Weighing The Pros And Cons Of Snapchat For Branding
This story was originally published on Amplify Talent.
Brands are increasingly migrating to Snapchat and some are finding measurable success. If you’ve researched your target audience and determined Snapchat makes sense for your branding portfolio — be aware you need to develop an entirely new approach.
Snapchat is unlike any other social platform. It’s all about capturing a moment — through video and photo. You can customize these moments with filters, emojis, text, and drawing. No links, no self-promotional “thought leadership” blog posts or auto-scheduled posts — just moments.
As Snapchat is all about the real-time sharing, metrics and analytics are not easy to gather. This presents unique challenges for branders who want to measure engagement and ROI.
Here are a few things to consider when using Snapchat for branding:
Followers in social are often considered a vanity metric. They don’t necessarily illustrate engagement (considering they can be bought on most platforms), but are often one of the first metrics brands review to gauge how popular they are.
Snapchat doesn’t provide follower counts. You can determine how many people viewed your story, but that’s it. This presents some challenges when trying to measure overall channel ROI and reach.
Branders have grown accustomed to likes, hearts, and +1’s to help them gauge their audience’s reactions to their content on social media. That real-time feedback, and the robust analytics built into most social media platforms and third party tools, allows branders to gauge which types of content are resonating with their audience and adjust accordingly.
Snapchat does not provide any way to engage with content in an easily trackable way. You can see real-time views on your Story Snaps, and manually measure Snap backs (replies) if you ask your audience to engage with your Snaps, but tracking must be done manually outside of Snapchat.
Social Media is increasingly used for content distribution over conversation. Social channels like Facebook and Twitter are becoming concerned with the lack of original content being shared. That’s not an issue on Snacpchat as all content (outside of brand content in the Discovery section) is user-generated. This is ideal for conversation, but makes it difficult for brands to promote content outside of the Snapchat ecosystem.
You can use text links, but have no measurable way to source track that back to Snapchat unless you use designated custom url shorteners like bit.ly. That works, but it’s a more manual process than branders fluent on other social media channels are accustomed to measuring.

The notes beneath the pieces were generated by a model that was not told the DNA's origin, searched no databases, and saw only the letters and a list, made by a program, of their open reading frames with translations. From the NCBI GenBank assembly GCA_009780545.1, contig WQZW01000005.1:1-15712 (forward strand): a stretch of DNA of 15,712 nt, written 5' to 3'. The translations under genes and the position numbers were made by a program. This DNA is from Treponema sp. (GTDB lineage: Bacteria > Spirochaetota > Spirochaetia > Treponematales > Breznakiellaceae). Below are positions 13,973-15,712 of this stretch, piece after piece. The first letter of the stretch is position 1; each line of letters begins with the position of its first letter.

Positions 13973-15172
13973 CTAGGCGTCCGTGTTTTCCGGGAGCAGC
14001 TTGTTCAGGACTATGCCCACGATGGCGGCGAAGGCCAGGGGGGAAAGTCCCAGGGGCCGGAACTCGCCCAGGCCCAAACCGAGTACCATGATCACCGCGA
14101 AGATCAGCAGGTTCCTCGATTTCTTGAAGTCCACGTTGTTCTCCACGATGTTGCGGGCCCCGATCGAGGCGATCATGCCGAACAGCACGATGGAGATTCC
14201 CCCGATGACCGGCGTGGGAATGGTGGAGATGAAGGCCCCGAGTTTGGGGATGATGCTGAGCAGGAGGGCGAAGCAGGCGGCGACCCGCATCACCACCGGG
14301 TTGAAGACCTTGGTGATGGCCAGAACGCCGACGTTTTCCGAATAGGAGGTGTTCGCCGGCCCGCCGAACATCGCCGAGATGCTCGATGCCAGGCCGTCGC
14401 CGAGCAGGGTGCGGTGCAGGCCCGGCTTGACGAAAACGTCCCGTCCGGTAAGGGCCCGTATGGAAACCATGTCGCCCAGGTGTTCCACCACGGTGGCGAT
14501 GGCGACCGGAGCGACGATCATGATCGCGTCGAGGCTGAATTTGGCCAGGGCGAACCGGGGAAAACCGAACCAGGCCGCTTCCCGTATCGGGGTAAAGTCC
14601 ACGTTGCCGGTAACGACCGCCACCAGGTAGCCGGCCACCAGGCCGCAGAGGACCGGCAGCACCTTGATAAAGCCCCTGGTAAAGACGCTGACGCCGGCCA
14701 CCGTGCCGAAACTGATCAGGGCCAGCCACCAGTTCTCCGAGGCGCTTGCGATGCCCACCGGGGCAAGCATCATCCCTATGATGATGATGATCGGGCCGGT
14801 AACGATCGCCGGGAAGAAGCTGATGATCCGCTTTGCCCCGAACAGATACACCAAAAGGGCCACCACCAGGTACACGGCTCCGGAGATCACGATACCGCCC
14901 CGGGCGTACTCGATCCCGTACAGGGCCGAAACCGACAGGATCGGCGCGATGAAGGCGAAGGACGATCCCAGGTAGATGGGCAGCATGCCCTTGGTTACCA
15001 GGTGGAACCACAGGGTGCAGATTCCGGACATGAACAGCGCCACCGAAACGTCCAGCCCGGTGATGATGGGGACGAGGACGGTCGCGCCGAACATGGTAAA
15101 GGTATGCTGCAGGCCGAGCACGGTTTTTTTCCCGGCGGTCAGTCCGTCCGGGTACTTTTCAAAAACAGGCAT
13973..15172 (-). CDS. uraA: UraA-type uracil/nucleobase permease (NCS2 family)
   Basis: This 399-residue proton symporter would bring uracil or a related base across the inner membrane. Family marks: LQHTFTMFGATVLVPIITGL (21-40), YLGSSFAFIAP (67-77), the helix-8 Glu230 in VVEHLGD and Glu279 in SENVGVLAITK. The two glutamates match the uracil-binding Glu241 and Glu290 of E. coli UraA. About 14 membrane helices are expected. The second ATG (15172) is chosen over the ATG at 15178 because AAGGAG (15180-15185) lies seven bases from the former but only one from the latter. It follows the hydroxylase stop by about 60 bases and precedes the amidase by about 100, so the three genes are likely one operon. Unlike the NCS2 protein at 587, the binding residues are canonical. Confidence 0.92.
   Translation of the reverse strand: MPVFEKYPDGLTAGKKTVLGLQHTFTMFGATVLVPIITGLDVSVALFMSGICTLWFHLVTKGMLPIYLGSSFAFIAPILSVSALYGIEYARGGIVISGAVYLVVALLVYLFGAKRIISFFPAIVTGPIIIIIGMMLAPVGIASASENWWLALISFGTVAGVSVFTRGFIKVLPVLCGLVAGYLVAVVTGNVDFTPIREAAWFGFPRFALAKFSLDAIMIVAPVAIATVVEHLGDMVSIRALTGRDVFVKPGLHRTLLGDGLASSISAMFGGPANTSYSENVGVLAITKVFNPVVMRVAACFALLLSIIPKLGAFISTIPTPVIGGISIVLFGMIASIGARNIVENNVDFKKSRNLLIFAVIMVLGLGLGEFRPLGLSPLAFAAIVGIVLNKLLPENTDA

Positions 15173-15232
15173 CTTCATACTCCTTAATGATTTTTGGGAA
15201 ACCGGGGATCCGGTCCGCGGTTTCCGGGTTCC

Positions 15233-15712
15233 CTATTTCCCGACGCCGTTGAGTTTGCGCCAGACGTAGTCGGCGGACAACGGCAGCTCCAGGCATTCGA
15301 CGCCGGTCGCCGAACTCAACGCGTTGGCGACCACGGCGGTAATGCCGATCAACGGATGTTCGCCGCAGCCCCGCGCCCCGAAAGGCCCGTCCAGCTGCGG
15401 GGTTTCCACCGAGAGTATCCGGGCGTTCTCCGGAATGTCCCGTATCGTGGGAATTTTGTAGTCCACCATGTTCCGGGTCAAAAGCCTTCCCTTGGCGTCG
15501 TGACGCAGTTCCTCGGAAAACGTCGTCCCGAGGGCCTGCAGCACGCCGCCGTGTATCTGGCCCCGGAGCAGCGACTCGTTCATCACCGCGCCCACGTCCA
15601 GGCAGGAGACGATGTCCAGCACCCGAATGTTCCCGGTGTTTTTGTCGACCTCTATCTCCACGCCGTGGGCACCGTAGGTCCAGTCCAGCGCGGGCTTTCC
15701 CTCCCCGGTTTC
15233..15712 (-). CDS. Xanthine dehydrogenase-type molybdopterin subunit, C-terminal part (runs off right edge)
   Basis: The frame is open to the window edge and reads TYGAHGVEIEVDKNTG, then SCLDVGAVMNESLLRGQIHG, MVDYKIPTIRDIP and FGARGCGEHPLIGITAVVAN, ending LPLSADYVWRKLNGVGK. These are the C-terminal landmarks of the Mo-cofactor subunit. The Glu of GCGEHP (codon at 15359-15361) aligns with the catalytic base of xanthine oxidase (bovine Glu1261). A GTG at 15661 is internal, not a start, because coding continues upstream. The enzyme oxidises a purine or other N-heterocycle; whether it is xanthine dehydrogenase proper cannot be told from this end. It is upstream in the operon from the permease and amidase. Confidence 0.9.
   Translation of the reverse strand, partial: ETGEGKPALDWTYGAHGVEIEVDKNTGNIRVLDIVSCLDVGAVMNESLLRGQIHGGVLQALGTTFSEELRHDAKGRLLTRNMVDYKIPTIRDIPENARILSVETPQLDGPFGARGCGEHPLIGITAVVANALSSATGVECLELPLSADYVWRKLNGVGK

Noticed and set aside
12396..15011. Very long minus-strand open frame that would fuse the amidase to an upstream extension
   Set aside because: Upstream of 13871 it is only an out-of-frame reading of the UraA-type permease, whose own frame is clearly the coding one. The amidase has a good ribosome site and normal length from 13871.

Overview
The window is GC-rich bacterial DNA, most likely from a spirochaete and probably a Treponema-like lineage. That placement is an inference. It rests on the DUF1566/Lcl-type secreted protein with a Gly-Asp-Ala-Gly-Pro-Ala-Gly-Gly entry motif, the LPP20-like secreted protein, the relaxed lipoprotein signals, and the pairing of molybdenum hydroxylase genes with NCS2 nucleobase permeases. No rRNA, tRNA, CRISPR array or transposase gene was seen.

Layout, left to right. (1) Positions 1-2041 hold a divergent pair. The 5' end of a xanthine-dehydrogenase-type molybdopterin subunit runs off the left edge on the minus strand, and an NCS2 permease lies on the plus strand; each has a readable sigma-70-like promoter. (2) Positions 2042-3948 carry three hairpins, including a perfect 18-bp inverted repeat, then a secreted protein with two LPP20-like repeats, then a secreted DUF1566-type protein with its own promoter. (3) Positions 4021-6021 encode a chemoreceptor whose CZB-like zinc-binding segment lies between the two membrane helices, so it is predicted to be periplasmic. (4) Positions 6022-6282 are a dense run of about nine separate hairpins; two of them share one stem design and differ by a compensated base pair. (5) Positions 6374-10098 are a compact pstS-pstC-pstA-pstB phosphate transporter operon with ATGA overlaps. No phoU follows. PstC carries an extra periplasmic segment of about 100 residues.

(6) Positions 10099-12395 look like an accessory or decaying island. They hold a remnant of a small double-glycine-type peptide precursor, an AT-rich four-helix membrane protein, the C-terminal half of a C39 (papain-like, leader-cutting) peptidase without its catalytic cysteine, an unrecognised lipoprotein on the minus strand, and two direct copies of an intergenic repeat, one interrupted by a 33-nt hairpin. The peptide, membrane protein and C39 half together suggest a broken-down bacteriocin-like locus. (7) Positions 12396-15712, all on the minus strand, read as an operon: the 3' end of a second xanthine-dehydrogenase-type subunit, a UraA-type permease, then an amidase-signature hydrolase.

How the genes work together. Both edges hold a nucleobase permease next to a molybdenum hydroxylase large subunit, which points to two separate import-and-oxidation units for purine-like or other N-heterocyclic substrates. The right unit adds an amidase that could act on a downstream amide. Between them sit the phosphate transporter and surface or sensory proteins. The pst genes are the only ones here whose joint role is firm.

Most social networks allow you to create a user profile to tell the world who you are and what your audience can expect from you content-wise. Snapchat does not. Your username, score and snap code (a QR-type code with a five photo gif profile image) are all followers will see.
This makes it difficult to drive organic growth from within the Snapchat ecosystem. You will need to develop a multi-channel approach (i.e. use your snap code as your profile photo on other social media platforms — example below) to drive awareness and followers to your account. Oh, and be sure to create great content to keep them.
The real-time photo/video sharing nature of Snapchat means that content is shared live. This means that brands and users who are accustomed to using scheduling tools to maintain their social media accounts will need to manage their Snapchat presence directly.
The nature of Snapchat content also requires more creativity to be compelling, as all content is photo/video based.
Being on Snapchat is easy. Being interesting on Snapchat is much harder.
TALENT BRAND ON SNAPCHAT
Snapchat lacks the branding history of established channels like Facebook and Twitter. Those more proven channels tend to have multi-account branding strategies for “Corporate” and “Employer” brand.
We’re in the early stages of Snapchat maturing as a branding platform. This means that many brands are using their Snapchat accounts to convey Consumer AND Employer Brand stories.
This convergence of Consumer and Employer brand is creating opportunities for companies to showcase their talent as well as their products. GE is doing a great job with this, as they’re making a huge push to redefine perceptions of GE as a company and employer.
Everlane, Converse, Hubspot, hootsuite, Mailchimp and other corporate accounts have also used Snapchat to showcase their people.
As few companies have distinct Snapchat handles for consumer and employer, I expect this trend of featuring employees on corporate channels will accelerate the convergence of “one brand” and demonstrate Talent Brand’s ability to influence Consumer and Employer Brand outcomes.
What do you think? Who else is doing a great job on Snapchat? Leave a comment below to share your thoughts.